Tissue Type Test
How To Prepare
If you are donating tissue or blood
cells, your doctor may want to talk about your medical history—such as a
history of cancer, infections, high-risk behaviors, use of drugs, exposure to
toxins, and foreign travel. This may be important in understanding whether your
donor tissue can be used.
How It Is Done
The health professional drawing blood
- Wrap an elastic band around your upper arm to
stop the flow of blood. This makes the veins below the band larger so it is
easier to put a needle into the vein.
- Clean the needle site with
- Put the needle into the vein. More than one needle stick
may be needed.
- Attach a tube to the needle to fill it with
- Remove the band from your arm when enough blood is
- Put a gauze pad or cotton ball over the needle site as
the needle is removed.
- Put pressure on the site and then put on a
How It Feels
The blood sample is taken from a vein in
your arm. An elastic band is wrapped around your upper arm. It may feel tight.
You may feel nothing at all from the needle, or you may feel a quick sting or
There is very little chance of a problem from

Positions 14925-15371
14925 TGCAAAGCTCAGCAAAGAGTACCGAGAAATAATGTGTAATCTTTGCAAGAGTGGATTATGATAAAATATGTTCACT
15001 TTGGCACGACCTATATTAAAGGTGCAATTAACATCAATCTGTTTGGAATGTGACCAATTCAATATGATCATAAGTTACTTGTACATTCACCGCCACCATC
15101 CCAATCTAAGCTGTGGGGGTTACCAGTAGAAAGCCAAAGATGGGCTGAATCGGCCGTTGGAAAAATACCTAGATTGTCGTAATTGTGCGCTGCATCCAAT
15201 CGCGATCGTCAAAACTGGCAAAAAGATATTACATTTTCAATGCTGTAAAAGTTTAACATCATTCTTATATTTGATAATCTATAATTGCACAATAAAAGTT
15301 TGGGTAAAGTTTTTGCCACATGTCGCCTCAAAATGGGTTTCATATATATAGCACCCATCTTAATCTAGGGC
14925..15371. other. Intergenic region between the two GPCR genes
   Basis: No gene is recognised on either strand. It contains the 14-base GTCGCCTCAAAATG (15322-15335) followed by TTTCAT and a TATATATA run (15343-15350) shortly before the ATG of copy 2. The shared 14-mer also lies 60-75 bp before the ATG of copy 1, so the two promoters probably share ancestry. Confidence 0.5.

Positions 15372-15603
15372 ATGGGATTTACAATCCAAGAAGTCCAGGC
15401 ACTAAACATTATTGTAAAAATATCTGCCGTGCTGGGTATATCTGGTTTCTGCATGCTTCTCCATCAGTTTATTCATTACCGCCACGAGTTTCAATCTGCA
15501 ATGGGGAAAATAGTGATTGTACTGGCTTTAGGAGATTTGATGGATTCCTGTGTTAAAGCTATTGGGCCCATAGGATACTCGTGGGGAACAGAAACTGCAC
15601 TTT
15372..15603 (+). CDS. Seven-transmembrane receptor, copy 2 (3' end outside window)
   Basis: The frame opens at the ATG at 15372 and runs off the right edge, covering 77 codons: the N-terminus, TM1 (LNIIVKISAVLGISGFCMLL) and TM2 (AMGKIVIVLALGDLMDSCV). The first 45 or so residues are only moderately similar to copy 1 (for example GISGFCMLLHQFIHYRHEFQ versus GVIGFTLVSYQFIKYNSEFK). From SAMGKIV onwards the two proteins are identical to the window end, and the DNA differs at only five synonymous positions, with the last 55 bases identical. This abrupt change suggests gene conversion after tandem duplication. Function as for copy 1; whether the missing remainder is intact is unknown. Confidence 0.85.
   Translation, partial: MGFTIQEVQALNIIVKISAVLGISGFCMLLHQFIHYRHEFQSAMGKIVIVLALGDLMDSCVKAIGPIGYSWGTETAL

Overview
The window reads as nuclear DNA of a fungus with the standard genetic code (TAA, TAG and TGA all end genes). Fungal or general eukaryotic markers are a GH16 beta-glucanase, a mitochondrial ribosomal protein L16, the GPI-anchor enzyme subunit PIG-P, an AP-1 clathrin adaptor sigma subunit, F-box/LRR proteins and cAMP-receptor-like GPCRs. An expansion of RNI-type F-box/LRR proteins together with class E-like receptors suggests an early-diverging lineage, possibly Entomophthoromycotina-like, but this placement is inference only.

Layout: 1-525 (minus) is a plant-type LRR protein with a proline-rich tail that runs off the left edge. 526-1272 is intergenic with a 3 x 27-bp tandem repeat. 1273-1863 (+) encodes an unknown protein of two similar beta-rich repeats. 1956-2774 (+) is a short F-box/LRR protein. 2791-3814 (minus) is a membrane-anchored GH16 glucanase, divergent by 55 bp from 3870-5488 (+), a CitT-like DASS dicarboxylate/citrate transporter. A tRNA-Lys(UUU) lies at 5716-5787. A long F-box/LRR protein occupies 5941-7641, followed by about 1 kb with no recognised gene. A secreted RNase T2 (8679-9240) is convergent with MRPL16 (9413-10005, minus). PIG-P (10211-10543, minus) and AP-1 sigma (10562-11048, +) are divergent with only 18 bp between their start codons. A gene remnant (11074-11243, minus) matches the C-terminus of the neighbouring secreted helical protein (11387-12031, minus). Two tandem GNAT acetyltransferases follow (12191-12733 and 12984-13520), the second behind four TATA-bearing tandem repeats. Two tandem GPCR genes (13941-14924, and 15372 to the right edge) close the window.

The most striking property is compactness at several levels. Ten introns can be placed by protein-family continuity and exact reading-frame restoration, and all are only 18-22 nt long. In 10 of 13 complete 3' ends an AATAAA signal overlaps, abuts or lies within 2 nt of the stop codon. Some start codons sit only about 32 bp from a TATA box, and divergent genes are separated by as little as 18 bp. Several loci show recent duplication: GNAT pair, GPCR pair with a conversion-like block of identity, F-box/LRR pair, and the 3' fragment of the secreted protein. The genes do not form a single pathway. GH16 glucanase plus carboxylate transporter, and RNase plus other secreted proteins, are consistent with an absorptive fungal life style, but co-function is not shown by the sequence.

having a blood sample taken from a vein.
- You may get a small bruise at the site. You
can lower the chance of bruising by keeping pressure on the site for several
- In rare cases, the vein may become swollen after the
blood sample is taken. This problem is called phlebitis. A warm compress can be
used several times a day to treat this.
- Ongoing bleeding can be a
problem for people with bleeding disorders. Aspirin, warfarin (such as Coumadin), and
other blood-thinning medicines can make bleeding more likely. If you have
bleeding or clotting problems, or if you take blood-thinning medicine, tell
your doctor before your blood sample is taken.
A tissue type test is a blood test that
identifies substances called
antigens on the surface of body cells and tissues.
Checking the antigens can tell if donor tissue is safe (compatible) for
transplant to another person.
- For organ or tissue transplants, the results of
tissue type show whether the donated tissue matches. The antigen pattern match
is different for each type of transplant. For example, the match for a bone
marrow transplant needs to be closer than the match needed for a kidney
- To check family relationships, the more alike the
antigen patterns are, the more likely it is that the two people are
- If an antigen related to a disease is found, that disease is likely to be present.